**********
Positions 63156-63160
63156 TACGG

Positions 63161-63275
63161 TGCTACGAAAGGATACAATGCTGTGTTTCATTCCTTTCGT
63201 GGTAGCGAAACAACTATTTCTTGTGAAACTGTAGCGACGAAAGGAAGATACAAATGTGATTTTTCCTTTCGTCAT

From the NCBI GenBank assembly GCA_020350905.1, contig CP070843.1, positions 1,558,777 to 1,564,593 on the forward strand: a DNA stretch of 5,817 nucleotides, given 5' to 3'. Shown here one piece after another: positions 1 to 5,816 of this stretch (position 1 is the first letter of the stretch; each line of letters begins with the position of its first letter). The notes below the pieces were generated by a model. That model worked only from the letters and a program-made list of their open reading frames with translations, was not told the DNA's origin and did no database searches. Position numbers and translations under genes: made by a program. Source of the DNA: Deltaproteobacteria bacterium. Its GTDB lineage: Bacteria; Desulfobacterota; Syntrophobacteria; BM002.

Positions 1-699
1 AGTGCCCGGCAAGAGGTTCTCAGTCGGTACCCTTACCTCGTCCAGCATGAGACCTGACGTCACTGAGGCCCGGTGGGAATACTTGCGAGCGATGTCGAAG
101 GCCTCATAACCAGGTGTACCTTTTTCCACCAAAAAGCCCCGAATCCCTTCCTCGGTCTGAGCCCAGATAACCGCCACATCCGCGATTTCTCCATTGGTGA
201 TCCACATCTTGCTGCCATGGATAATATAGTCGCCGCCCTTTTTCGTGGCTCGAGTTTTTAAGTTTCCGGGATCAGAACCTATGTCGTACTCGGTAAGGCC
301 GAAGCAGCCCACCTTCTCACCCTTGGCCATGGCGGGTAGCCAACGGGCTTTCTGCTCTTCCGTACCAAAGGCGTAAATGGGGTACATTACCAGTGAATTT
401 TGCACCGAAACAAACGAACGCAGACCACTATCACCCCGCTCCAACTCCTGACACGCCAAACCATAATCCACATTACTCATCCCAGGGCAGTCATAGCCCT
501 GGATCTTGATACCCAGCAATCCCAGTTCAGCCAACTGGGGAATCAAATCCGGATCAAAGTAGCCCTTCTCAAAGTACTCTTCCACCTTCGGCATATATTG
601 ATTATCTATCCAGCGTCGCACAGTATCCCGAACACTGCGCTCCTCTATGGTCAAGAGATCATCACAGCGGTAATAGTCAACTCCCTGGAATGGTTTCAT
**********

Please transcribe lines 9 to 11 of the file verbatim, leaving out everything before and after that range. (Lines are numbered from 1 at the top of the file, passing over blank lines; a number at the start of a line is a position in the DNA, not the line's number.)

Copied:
101 GCCTCATAACCAGGTGTACCTTTTTCCACCAAAAAGCCCCGAATCCCTTCCTCGGTCTGAGCCCAGATAACCGCCACATCCGCGATTTCTCCATTGGTGA
201 TCCACATCTTGCTGCCATGGATAATATAGTCGCCGCCCTTTTTCGTGGCTCGAGTTTTTAAGTTTCCGGGATCAGAACCTATGTCGTACTCGGTAAGGCC
301 GAAGCAGCCCACCTTCTCACCCTTGGCCATGGCGGGTAGCCAACGGGCTTTCTGCTCTTCCGTACCAAAGGCGTAAATGGGGTACATTACCAGTGAATTT